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**bobbym****bumpkin**- From: Bumpkinland
- Registered: 2009-04-12
- Posts: 109,606

Prove that this polynomial has at least 1 root between 0 and 1.

*Last edited by bobbym (2009-08-09 11:10:48)*

**In mathematics, you don't understand things. You just get used to them.****If it ain't broke, fix it until it is.**** Always satisfy the Prime Directive of getting the right answer above all else.**

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**TheDude****Member**- Registered: 2007-10-23
- Posts: 361

Assume that there is a triplet (a, b, c) such that the polynomial has no roots between 0 and 1. By the IVT we know that f(0) and f(1) must either both be greater than 0 or less than 0. Since every term of the polynomial has a parameter we only need to consider the case where both are greater than 0.

Now solve for b:

Substitute these values into our previous inequality:

These inequality signs are strict, so we have a contradiction. There is no triplet (a, b, c) where both f(0) and f(1) are greater than 0 (or less than 0), and so by the IVT there must be at least one root between 0 and 1 for all possible triplets.

*Last edited by TheDude (2009-08-13 05:14:44)*

Wrap it in bacon

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**Kurre****Member**- Registered: 2006-07-18
- Posts: 280

Im not following. You cant just substitute expressions for inequalities in other inequalities

TheDude wrote:

\\

Substitute these values into our previous inequality:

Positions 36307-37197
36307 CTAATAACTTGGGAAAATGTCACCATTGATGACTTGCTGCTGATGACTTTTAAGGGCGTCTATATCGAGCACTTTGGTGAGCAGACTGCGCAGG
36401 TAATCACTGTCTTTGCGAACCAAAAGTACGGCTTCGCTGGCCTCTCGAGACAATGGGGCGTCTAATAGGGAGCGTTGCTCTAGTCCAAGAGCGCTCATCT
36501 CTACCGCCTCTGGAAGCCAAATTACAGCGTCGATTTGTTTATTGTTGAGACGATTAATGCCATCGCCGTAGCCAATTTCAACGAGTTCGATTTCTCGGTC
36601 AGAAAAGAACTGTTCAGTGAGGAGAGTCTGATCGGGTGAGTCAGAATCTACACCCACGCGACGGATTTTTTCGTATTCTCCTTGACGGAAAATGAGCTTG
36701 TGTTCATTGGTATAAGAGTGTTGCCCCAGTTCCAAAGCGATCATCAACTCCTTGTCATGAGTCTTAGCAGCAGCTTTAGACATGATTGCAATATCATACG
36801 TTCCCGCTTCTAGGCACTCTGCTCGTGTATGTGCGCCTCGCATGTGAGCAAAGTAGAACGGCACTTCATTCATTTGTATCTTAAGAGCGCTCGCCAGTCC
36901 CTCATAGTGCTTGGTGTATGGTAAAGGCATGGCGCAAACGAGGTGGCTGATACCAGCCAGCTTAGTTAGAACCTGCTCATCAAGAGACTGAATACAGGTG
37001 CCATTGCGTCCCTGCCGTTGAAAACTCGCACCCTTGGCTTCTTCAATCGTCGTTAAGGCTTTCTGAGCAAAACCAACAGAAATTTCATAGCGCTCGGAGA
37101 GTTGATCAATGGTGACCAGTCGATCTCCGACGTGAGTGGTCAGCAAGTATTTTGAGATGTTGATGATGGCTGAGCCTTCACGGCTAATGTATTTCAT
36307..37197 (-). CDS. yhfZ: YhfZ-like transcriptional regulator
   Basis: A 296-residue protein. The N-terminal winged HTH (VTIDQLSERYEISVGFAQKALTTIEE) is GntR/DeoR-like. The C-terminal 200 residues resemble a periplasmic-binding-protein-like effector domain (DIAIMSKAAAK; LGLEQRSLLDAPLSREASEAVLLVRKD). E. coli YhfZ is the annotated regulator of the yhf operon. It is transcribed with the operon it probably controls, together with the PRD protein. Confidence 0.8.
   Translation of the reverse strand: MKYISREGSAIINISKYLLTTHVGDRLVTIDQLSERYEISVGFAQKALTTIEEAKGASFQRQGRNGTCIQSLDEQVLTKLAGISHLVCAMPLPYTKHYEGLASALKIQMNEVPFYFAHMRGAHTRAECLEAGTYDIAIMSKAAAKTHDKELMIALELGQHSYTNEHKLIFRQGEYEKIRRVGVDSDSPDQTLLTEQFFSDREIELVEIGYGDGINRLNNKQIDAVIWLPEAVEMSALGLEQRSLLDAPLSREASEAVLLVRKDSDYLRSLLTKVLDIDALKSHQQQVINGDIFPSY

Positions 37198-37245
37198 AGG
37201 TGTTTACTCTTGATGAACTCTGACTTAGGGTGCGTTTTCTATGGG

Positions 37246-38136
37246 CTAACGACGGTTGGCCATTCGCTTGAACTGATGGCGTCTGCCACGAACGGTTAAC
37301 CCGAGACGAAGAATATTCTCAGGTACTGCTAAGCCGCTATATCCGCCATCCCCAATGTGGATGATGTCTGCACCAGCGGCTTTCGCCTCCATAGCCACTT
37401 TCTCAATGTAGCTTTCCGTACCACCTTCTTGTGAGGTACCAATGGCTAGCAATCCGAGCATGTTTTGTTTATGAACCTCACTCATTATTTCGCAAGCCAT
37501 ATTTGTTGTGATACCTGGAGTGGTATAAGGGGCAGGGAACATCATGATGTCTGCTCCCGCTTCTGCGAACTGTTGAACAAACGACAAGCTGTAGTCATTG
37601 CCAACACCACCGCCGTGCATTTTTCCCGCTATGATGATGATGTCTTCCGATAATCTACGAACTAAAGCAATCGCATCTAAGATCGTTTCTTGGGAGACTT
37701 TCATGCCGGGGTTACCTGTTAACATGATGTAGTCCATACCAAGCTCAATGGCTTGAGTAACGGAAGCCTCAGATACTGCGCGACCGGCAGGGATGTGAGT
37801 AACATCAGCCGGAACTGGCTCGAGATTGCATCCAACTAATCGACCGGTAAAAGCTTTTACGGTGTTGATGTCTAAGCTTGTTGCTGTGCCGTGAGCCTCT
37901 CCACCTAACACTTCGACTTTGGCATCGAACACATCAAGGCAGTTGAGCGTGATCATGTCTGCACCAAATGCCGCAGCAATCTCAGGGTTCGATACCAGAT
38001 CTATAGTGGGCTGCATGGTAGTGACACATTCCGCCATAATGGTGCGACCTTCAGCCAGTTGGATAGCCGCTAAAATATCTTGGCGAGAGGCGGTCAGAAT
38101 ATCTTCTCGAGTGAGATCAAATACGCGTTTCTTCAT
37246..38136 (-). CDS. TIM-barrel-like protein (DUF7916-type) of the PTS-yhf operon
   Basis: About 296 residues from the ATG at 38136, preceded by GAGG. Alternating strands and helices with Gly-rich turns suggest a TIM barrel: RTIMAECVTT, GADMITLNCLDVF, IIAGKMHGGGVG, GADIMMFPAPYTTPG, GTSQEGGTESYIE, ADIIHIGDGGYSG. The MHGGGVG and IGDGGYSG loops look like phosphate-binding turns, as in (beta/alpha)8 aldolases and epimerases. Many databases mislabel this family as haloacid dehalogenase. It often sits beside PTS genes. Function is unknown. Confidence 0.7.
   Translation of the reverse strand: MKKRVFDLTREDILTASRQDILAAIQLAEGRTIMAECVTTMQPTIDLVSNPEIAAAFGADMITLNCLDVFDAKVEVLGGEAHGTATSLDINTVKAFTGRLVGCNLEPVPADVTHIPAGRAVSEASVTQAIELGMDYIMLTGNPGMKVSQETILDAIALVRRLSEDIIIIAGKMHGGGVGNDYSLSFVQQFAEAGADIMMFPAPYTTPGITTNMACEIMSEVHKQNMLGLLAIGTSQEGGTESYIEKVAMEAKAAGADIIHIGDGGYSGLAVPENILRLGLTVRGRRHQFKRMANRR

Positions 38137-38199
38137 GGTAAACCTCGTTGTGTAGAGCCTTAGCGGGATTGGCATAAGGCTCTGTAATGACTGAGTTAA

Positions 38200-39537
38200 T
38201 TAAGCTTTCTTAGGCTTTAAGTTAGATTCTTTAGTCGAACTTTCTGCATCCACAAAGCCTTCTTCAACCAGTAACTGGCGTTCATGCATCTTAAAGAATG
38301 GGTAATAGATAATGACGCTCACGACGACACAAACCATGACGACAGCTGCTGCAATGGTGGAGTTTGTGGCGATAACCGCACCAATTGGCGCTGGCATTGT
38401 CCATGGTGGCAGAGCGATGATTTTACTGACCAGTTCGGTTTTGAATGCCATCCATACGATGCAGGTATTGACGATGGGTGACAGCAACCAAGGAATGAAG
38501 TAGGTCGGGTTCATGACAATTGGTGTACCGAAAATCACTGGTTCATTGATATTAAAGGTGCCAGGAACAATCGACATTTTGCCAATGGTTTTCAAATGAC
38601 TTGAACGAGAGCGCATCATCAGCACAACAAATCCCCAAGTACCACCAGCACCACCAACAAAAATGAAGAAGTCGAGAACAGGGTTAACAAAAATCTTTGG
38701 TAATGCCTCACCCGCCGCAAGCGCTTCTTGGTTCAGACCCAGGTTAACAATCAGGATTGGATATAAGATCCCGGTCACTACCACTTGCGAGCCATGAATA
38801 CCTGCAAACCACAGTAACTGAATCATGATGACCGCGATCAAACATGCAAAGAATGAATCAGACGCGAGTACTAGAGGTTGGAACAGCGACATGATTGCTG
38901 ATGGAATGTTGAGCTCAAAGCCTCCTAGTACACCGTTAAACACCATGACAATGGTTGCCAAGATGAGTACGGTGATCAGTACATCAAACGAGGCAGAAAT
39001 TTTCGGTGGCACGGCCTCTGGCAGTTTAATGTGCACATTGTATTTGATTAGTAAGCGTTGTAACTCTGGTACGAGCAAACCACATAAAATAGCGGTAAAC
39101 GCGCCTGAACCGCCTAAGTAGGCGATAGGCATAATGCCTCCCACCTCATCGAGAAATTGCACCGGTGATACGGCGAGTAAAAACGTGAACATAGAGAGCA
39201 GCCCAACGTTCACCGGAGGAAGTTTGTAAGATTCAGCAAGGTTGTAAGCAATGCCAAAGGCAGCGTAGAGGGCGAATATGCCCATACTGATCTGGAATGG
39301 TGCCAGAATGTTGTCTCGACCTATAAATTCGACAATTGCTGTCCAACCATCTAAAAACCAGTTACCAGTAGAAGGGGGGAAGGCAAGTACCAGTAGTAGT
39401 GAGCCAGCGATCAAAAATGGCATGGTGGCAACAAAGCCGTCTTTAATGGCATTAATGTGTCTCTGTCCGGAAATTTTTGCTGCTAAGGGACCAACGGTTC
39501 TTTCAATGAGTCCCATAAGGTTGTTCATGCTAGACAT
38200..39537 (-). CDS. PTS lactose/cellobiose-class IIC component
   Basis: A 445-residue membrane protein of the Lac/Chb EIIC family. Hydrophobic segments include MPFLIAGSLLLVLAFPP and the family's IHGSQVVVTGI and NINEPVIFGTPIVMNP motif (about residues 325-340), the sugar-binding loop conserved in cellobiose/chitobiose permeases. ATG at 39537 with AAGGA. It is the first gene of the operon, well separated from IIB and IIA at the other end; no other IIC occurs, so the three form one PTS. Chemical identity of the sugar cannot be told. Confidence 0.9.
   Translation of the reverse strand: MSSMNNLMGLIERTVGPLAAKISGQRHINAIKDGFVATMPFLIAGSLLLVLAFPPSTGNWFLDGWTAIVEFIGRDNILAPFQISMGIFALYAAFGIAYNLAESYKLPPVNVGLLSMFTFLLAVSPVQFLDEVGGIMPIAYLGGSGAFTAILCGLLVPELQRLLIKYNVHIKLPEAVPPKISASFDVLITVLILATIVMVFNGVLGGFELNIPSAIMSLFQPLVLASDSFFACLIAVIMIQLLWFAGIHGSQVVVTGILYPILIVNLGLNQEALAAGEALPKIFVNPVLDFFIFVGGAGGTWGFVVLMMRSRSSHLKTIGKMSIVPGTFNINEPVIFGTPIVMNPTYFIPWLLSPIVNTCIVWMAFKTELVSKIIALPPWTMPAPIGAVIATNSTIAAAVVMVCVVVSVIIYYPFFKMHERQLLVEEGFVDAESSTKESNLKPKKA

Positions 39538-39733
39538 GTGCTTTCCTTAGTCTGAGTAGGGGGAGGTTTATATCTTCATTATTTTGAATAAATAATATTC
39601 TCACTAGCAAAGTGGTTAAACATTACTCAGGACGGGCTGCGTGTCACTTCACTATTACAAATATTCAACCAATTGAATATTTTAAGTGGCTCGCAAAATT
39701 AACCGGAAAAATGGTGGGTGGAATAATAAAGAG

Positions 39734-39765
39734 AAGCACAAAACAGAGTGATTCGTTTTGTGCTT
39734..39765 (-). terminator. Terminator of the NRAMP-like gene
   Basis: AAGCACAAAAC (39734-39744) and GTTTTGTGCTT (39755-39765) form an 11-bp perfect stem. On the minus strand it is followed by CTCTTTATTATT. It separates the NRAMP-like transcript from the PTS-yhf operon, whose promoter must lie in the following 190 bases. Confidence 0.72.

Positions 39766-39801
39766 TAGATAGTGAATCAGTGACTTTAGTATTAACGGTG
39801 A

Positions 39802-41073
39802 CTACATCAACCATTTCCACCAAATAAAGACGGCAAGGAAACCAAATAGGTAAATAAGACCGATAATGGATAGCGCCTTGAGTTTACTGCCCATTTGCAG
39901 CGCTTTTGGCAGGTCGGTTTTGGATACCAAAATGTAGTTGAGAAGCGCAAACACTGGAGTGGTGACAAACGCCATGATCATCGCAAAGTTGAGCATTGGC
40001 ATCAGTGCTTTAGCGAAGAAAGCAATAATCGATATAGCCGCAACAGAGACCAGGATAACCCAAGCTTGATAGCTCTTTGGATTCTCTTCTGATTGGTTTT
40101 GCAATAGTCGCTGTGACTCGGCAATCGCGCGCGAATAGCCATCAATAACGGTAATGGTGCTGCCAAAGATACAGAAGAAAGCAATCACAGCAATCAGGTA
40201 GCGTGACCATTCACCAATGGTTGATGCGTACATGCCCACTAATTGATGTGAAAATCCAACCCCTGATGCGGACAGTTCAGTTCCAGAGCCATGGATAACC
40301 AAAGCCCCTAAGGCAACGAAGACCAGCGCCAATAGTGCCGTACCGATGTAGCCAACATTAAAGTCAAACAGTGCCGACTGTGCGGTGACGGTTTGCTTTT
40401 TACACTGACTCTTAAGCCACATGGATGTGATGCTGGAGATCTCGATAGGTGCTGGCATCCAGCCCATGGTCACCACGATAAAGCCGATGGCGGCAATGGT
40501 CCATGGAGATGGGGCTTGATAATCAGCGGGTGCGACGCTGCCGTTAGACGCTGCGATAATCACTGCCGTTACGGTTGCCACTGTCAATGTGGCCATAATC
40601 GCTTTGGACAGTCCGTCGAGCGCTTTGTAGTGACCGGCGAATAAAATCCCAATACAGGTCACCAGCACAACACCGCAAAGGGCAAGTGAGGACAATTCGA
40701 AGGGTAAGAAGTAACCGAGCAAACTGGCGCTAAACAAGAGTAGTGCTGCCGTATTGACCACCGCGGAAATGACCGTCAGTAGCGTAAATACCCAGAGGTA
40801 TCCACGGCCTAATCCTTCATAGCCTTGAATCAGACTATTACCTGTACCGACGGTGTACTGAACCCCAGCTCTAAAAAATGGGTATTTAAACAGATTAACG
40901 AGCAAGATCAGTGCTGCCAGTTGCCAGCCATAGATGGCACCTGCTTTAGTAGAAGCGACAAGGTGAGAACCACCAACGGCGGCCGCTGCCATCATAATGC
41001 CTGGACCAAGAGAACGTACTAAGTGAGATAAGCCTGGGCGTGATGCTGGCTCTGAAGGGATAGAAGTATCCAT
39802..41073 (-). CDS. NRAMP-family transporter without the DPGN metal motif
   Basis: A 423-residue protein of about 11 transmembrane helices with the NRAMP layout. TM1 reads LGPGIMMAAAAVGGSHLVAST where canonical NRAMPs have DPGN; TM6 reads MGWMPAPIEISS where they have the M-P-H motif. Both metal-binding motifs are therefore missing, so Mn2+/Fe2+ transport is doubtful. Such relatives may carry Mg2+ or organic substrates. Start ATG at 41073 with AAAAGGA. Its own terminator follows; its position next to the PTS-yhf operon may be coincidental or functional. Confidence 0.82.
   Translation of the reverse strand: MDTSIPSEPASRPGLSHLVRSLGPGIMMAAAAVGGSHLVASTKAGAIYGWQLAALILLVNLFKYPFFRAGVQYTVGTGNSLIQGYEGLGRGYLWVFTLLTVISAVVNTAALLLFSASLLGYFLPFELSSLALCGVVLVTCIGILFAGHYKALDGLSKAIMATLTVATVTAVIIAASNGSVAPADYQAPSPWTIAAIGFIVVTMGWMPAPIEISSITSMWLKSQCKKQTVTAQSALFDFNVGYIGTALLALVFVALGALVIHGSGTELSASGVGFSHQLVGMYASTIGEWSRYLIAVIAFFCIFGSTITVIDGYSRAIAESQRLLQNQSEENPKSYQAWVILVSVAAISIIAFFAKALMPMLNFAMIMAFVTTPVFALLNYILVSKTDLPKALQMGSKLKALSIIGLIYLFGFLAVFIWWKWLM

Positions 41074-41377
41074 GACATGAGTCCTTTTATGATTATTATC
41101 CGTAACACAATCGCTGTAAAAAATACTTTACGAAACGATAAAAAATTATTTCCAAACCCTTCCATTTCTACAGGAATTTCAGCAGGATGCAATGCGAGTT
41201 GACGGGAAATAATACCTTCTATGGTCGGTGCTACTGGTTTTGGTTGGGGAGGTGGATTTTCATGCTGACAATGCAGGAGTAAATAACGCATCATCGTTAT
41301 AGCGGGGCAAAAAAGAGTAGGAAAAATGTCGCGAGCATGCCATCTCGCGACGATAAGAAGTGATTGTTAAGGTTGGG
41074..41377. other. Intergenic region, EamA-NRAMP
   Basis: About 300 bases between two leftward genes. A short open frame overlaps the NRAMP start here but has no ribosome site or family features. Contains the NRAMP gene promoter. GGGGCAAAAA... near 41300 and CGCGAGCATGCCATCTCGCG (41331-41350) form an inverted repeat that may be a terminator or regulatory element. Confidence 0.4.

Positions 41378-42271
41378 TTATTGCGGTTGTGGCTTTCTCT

The Right hand side is ok, but not the left side. You have:

if im not missing anything.

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**bobbym****bumpkin**- From: Bumpkinland
- Registered: 2009-04-12
- Posts: 109,606

Hi TheDude;

There is also a much easier way to attack this problem then the IVT.

**In mathematics, you don't understand things. You just get used to them.****If it ain't broke, fix it until it is.**** Always satisfy the Prime Directive of getting the right answer above all else.**

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**TheDude****Member**- Registered: 2007-10-23
- Posts: 361

Kurre wrote:

Im not following. You cant just substitute expressions for inequalities in other inequalities

The Right hand side is ok, but not the left side. You have:

if im not missing anything.

Right?

bobbym wrote:

Hi TheDude;

There is also a much easier way to attack this problem then the IVT.

Probably true, but I'm something of a 1-trick pony

*Last edited by TheDude (2009-08-13 23:57:53)*

Wrap it in bacon

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**bobbym****bumpkin**- From: Bumpkinland
- Registered: 2009-04-12
- Posts: 109,606

Hi TheDude;

How about when b= -4 and c=1.

**In mathematics, you don't understand things. You just get used to them.****If it ain't broke, fix it until it is.**** Always satisfy the Prime Directive of getting the right answer above all else.**

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**Kurre****Member**- Registered: 2006-07-18
- Posts: 280

TheDude wrote:

Right?

No. You forget that there is a minus sign. We have 3c<-b. But:

there is a minus sign infront of the 3c/2, so we cant apply the inequality there.

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**bobbym****bumpkin**- From: Bumpkinland
- Registered: 2009-04-12
- Posts: 109,606

Hi;

I thought that someone would get this. I even thought that I knew who it would be.

Here is the solution.

Now F(0) = F(1) = 0. Now by Rolle's theorem

must have some point d in (0,1) where f(d) =0. So d is a root in (0,1).

*Last edited by bobbym (2009-08-24 01:20:52)*

**In mathematics, you don't understand things. You just get used to them.****If it ain't broke, fix it until it is.**** Always satisfy the Prime Directive of getting the right answer above all else.**

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